Industry Update

EMI drops: The EMI Group, the British music company, sent its stock prices plummeting 16% with its announcement last week that sales for the fiscal year ending next month would be as much as 9% below those of last year.

This time it isn't downloaders that are to blame. The company has been forced to delay the releases of new CDs by the bands Coldplay and Gorillaz until after the March 31 financial year's end. No reasons were given for the delays, although rumors have been circulating that Coldplay is breaking up. Re-orders and purchases of EMI's backcatalog—traditionally considered a strong indicator of a label's market share—were also down for the month of January.

Dorian delays bankruptcy: The Dorian Group, the Troy, NY–based classical music company, has extended its deadline for bids on the company's assets until midnight, February 25.

The company filed for Chapter 11 bankruptcy protection last month in US Bankruptcy Court in Albany, NY, but it hopes to interest bidders in taking over Dorian Recordings and its associated label, Reference Recordings. Bids will be accepted for the joint or individual assets of the group. The new deadline was established because of court scheduling. Sealed bids will now be opened by February 28, with a bankruptcy court hearing held March 3.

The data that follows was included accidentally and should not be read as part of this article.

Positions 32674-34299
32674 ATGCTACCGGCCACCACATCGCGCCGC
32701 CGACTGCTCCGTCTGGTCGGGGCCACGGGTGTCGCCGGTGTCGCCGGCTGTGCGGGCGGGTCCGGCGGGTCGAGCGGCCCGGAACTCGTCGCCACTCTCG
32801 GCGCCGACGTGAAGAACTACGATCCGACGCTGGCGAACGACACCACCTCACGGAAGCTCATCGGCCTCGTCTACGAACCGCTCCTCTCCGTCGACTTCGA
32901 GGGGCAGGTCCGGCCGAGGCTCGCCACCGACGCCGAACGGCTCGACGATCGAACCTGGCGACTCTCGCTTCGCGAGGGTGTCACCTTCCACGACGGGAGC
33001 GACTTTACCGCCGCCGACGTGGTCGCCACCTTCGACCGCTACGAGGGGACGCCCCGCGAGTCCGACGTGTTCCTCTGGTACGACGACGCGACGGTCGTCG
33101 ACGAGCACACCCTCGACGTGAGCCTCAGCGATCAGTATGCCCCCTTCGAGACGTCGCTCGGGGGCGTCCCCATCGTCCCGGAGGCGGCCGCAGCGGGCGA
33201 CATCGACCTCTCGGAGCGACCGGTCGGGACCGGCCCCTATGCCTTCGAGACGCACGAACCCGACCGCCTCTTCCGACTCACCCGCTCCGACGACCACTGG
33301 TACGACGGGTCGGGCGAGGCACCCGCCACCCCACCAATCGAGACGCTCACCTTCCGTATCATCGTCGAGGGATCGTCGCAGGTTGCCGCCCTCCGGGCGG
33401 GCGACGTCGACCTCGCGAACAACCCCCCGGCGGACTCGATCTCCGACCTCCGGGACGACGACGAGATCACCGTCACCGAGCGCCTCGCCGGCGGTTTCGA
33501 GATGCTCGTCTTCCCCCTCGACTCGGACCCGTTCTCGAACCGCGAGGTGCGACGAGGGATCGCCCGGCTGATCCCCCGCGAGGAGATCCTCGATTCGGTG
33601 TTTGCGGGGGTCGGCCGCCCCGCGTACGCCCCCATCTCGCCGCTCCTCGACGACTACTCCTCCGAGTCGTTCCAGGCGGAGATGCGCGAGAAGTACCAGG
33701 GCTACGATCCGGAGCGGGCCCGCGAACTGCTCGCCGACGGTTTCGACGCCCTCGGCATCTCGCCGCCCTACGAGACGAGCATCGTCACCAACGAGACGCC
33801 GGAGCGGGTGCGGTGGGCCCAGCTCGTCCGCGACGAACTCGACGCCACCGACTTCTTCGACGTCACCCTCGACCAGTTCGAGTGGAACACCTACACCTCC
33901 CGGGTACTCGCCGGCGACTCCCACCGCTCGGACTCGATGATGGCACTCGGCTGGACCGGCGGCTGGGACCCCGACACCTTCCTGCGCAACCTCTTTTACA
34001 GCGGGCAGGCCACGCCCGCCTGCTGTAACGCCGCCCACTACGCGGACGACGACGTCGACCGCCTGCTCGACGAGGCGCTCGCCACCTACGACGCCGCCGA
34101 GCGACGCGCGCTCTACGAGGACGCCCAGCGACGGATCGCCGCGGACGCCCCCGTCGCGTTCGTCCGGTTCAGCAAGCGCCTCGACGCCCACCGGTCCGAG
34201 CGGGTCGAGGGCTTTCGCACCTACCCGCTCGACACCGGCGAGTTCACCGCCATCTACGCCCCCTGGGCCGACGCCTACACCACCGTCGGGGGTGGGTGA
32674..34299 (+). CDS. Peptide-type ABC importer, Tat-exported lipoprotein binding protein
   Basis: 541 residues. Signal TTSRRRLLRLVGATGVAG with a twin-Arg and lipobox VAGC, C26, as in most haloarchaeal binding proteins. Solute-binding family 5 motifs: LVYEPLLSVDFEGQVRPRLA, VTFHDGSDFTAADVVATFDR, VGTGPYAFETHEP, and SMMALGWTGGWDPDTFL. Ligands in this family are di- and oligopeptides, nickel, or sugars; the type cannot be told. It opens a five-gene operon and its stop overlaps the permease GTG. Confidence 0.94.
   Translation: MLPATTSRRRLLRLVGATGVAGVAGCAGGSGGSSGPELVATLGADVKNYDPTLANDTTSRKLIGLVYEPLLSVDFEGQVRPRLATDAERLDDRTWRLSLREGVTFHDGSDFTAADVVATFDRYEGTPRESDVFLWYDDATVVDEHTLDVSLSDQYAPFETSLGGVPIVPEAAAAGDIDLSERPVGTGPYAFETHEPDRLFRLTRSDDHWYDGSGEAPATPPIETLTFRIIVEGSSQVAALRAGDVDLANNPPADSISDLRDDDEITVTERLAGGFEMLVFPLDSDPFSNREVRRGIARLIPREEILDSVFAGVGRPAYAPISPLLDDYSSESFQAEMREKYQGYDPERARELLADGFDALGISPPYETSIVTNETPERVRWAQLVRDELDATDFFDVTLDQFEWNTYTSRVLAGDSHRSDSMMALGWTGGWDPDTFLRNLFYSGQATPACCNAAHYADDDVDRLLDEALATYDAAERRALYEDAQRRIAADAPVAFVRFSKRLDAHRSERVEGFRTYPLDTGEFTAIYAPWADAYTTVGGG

Information or bids package requests: (518) 274-5475.

soundmatters, Inc. is shipping a novel, flat $329 subwoofer. Designed by Dr. Godehard Guenther, the SUBstage measures 8" H by 16.7" W by 3.75" D and employs what soundmatters calls "flat-magic&trade" technology, which uses a 6" spiderless, dual neodymium-magnet driver to pressurize two 6" x 6" "moving walls," effectively creating a single 14" piston, according to the press release.

Driven by an internal 100W class-D amplifier, the SUBstage extends down to 35Hz and can be daisy-chained. "The SUBstage gives consumers, as well as installers, a truly stealth option that can be placed nearly anywhere in a room, without having to rearrange furniture or camouflage the enclosure with a plant or a lamp," said Lee Adams, vice-president of sales and marketing.

No, you do the math: In a devastating article in The Washington Post, published on February 13, Rob Pegararo takes Napster To Go up on its offer to "do the math." His finding? The "all you can eat" subscription service comes off as more like "all you can pay." Even worse, Pegararo says, it's "the least compatible music store in existence. You can use it only on a Windows XP computer running Windows Media Player 10, and you can transfer your downloads only to a Windows Media–compatible player that includes special software and circuitry to enforce the pay-to-play deal."

Legal downloads like this are bound to convince those pesky "pirates" that the record labels are their pals, right?

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